Environmental Objectives - Do they need to be linked into with Routine Indicators?

RoxaneB

Super Moderator
Super Moderator
#1
I'll try to explain my situation as clearly as possible, but if you require further details, please ask.

In the past, my company put all of our indicators on one page/file for each department. This included Environment. The problem (although it wasn't a problem until recently) was that this mashed all of our Routine and Improvement Indicators into one file with no clear or distinct separation between the two.

Improvement Projects were another file and showed which indicators were impacted (hopefully for the better) by these Improvement Projects.

Our Indicator file showed our goals (for the current year and for 2 additional years). The Environmental Indicators showed how each Indicator (be it Routine or Improvement) was associated with an Environmental Objective (ex. Conserve natural resources and energy).

Now that we are part of a bigger family, we have a corporate-mandated software to use for our Indicators and Projects. In this software, Objectives can only be linked to Improvement Projects (and the linked in Improvement Indicators). Routine Indicators (there is no such thing as a Routine Project) are not linked to such Objectives.

Is this a big deal with regard to the requirements of ISO 14001? Or did my momentary panic attack occur for no reason whatsoever?

Thanks!
 
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I

IEGeek - 2006

#2
I am confused. :eek:

Now on to your question. I do not think it will make a huge impact in reference to your ISO14001. You may need to revise some of your SOPs as they relate to Environ. to coincide with your new software and the elimination of Routine Projects. I would think that the software would have a general improvement project section but maybe not. My thought is that the software utilizes the MBO approach, where everything is measurable, hence the reason for no Routine Project.

It's Friday, it's late in the day. Panic attacks can wait until after coffee on Monday. Have a wonderful weekend.
 

Randy

Super Moderator
#3
Doesn't matter diddly what you do or what you call them as long as you can show where your objectives are documented and you work to achieve them.

The stiving to achieve objectives is the #1 indicator of improvement, so be sure that they each have a specific person charged with thier accomplishment and that a documented plan exists to achieve them. Of course folks need to know about them, relevant functions and levels need to have them , blah, blah, blah. You know what to do.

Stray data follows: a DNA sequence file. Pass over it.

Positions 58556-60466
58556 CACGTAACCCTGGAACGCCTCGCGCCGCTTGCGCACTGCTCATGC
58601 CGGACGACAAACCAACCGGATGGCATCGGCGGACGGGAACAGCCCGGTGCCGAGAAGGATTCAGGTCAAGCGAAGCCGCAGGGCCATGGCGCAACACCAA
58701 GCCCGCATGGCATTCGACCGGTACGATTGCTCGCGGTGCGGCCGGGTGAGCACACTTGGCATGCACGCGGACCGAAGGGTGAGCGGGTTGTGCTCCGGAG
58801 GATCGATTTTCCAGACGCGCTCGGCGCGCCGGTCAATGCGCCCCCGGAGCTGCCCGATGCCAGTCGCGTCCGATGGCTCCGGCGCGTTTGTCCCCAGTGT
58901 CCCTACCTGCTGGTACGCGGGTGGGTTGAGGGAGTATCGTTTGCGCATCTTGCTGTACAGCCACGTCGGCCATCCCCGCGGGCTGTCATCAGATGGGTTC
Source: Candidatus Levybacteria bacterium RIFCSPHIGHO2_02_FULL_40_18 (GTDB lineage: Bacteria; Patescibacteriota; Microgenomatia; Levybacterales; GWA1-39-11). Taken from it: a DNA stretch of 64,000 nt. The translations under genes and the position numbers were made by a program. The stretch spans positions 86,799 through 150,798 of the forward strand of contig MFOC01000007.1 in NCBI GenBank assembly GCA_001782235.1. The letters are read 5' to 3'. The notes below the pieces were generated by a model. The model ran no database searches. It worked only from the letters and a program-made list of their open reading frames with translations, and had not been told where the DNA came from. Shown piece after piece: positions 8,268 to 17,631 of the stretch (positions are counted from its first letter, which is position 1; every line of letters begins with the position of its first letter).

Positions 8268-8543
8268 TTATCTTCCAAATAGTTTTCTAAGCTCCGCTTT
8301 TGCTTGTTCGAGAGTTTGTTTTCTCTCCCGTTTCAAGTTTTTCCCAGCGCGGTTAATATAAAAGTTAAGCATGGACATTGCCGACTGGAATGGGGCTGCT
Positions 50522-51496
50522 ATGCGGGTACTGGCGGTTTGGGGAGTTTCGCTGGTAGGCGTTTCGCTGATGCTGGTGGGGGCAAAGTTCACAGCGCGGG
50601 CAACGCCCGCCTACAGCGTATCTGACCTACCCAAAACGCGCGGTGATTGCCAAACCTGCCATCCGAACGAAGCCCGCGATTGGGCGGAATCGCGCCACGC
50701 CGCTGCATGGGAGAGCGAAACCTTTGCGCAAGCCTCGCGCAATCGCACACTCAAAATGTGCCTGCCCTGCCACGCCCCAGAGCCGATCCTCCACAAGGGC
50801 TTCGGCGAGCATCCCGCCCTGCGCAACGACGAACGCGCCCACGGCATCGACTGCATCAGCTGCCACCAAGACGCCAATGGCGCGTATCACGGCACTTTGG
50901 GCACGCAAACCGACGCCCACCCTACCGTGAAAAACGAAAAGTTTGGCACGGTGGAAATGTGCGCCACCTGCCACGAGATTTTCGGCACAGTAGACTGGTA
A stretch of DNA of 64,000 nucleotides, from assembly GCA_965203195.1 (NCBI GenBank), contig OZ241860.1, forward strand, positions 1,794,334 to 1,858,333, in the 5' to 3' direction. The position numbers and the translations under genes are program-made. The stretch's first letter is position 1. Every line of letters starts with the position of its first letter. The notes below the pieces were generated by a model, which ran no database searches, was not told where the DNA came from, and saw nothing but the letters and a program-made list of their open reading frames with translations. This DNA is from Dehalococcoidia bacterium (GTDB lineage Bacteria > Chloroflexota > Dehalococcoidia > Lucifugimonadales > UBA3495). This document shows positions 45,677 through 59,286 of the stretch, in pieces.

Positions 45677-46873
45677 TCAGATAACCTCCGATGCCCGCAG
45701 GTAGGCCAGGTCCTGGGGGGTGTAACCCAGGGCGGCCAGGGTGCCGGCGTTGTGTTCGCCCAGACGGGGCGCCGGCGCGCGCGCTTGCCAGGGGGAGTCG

RoxaneB

Super Moderator
Super Moderator
#4
Randy said:
Doesn't matter diddly what you do or what you call them as long as you can show where your objectives are documented and you work to achieve them.

The stiving to achieve objectives is the #1 indicator of improvement, so be sure that they each have a specific person charged with thier accomplishment and that a documented plan exists to achieve them. Of course folks need to know about them, relevant functions and levels need to have them , blah, blah, blah. You know what to do.
The new software is great for communicating accountability and responsibility...the problem is for communicating the objectives in a clear manner. The software (developed without really consulting with the users) does not allow for a clear and easy way to view objectives. Worse yet, to help keep the users' screens as uncluttered as possible, I have to set access-rights to every process/department and because the Environment could contain sensitive information, I have been asked to keep the read-only to a minimum. Sounds like we may need to create a document or do a lot of articles in the computer newsletter. :)

IEGeek said:
and the elimination of Routine Projects. I would think that the software would have a general improvement project section but maybe not. My thought is that the software utilizes the MBO approach, where everything is measurable, hence the reason for no Routine Project.
Not quite. Firstly, our management technology believes that there is no such thing as a Routine Project. Routine is routine...it is under control...why have a project to maintain control?